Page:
Comment on Ajita Kadirgamar’s excellent biography on her Father


The Cake that was Baked at Home: Lakshman Kadirgamar: snapshots of the man’s life by his daughter is more than mere snapshots, it’s a moving film, in both senses of the word: ‘moving’ since his entire life is presented in fair detail as a running film to be seen in the reader’s mind, and emotional to the reader as it surely was to the daughter to write about this "last of the Ceylonese" which term is her summing up of her father. She ends her narrative thus: "My anguish aside, I cannot deny my father Lakshman Kadirgamar was a colossus, a unique being, the likes of which the nation will never encounter again. He gave his all. That’s how he would like to be remembered."

Three persons with whom I discussed the book agreed it could not be put down once taken to hand to read; enthralling reading; skillfully threaded together; fair and objective; non-sentimental and very humane. All these plus points are due to the style and manner of Ajita’s writing: sincere, not hagiographic and dealing honestly with the great man’s achievements and his foibles, even faults. (I take the liberty of referring to the great man in this article as Ajita does, by his initials – LK)

Two outstanding features of

the biography

To me two aspects are commendable and it is about these two that I deal with in this comment. To write a critique on the 441 pages, each one packed with information and many brushed over with emotion would need at least four articles. Hence, I deal with the honesty and openness with which Ajita has written her biography, and I comment on the vast amount of research done and documented within a year’s reading and referencing on her father. I will not touch at all on his greatness and achievements; they are all very well known.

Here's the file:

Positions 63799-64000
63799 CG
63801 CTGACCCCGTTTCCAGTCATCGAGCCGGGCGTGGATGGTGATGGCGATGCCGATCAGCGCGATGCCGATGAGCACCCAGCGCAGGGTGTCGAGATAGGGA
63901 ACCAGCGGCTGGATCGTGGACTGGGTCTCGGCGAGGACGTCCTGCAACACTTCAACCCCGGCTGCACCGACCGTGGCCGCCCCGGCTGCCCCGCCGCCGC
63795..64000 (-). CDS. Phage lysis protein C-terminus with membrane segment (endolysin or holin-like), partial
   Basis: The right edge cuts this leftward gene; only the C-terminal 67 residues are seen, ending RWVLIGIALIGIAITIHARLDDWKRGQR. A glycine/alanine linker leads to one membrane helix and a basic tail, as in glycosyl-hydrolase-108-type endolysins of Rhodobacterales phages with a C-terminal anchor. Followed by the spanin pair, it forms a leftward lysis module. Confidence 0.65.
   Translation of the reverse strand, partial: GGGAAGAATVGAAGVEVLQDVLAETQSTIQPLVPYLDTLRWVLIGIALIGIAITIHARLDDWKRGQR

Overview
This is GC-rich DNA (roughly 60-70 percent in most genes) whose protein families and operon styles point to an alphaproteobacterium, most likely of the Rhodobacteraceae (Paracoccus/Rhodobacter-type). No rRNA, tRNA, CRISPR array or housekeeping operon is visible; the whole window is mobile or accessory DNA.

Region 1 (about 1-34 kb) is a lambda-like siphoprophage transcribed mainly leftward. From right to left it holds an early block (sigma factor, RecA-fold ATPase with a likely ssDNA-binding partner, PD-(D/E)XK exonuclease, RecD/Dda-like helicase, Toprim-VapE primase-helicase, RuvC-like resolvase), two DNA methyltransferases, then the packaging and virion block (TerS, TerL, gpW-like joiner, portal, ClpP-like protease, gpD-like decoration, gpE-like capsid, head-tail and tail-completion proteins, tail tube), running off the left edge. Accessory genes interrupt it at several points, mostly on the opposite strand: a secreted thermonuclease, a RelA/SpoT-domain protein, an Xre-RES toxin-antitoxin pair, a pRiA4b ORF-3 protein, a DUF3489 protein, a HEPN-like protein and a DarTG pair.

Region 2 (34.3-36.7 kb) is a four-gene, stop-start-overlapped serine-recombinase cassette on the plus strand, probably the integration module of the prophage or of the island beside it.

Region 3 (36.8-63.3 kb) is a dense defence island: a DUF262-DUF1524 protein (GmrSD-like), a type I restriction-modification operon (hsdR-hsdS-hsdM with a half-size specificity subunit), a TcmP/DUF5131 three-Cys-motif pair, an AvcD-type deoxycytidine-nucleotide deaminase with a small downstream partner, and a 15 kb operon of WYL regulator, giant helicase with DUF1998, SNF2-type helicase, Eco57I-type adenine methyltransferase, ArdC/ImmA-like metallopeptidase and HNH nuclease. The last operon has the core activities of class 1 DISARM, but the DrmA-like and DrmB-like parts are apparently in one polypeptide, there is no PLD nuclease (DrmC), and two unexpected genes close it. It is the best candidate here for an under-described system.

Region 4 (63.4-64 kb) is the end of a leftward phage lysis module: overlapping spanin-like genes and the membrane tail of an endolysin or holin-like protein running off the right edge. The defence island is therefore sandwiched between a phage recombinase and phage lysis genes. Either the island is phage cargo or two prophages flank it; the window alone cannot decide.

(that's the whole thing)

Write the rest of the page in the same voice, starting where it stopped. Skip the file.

Justified angst

Ajita Kadirgamar had much to accept and be upset over. She does not forgive easily and to ease the burden she carried, she wrote this book, hoping it would be cathartic. This was my opinion long before I read the last chapter Closure. In it she admits: "Therapists and counselors mandate that one has to seek forgiveness and come to terms with one’s ghosts and inner demons. In that vein, the therapy that writing this book has provided me, is priceless." And: "People will certainly ask what kind of a daughter I am, that I can be so critical and judgemental about this much loved and respected man. They will see me as tarnishing a hero’s image. Well, I am the kind of daughter who tells it like it is, … The fact remains that his greatness came at a price. We paid the price for his single minded ambition, drive and brilliance that led him to the highest echelons of public office. We stood in the wings helplessly as, first a woman and then a whole nation hijacked him as their own." (And most readers like it being given straight, since we talk straight, at least the older ones among us.)

I admire Ajita for so bravely moving against the current, as it were, to tell truths about the latter part of Lakshman Kadirgamar’s life as it impacted or, more correctly lost all connection, with his immediate family. Security concerns and a very demanding second wife kept the family – even the closest of son Ragi, daughter Ajita and grandson Keira - so completely cut off from him till even at the state funeral they were treated almost like bystanders. "…he did change as a person. Drastically. The utter mystery of his behavior is incomprehensible and utterly irksome and will always linger, like a giant question mark, suspended over our lives." How utterly sad when we ordinary folk can remember the great man with no blimps or blurs, only admiration. Apart from that after his death too the family had to face incomprehensible denials. One can hardly believe that though asked for through emissaries, no ash after the Buddhist funeral of this Christian man was handed over to the family for internment in the "quiet spot in the Borella Kanatte graveyard where the rest of his family were returned to the earth one by one over the decades." So much of deep grief we share against unbelievable selfishness. All the ashes were supposedly shed into the Kalu Ganga at Kalutara. The familywere given no "items of sentimental value. We were now left with absolutely nothing of the man. Not even a speck of ash."